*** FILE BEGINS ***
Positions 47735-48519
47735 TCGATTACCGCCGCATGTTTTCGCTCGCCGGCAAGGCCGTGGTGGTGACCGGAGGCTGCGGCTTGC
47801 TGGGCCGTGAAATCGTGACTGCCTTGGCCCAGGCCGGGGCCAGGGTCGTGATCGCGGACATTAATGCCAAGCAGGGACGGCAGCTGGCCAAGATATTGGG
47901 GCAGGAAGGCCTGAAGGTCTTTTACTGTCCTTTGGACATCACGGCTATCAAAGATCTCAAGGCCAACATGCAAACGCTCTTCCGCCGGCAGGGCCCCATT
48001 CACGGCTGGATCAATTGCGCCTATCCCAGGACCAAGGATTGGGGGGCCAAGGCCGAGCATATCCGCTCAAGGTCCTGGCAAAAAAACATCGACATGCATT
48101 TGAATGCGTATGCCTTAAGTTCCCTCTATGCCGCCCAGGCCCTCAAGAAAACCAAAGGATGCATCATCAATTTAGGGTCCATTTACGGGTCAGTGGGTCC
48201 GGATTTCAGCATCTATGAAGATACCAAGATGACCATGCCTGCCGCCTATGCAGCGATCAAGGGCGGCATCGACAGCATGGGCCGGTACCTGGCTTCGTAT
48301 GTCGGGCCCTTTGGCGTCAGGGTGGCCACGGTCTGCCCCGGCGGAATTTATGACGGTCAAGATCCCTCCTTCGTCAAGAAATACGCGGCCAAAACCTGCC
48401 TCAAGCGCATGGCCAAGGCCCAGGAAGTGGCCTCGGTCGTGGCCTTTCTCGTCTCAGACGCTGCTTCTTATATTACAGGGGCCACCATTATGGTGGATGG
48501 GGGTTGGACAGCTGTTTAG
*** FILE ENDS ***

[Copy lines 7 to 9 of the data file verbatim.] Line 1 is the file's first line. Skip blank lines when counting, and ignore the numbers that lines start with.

48201 GGATTTCAGCATCTATGAAGATACCAAGATGACCATGCCTGCCGCCTATGCAGCGATCAAGGGCGGCATCGACAGCATGGGCCGGTACCTGGCTTCGTAT
48301 GTCGGGCCCTTTGGCGTCAGGGTGGCCACGGTCTGCCCCGGCGGAATTTATGACGGTCAAGATCCCTCCTTCGTCAAGAAATACGCGGCCAAAACCTGCC
48401 TCAAGCGCATGGCCAAGGCCCAGGAAGTGGCCTCGGTCGTGGCCTTTCTCGTCTCAGACGCTGCTTCTTATATTACAGGGGCCACCATTATGGTGGATGG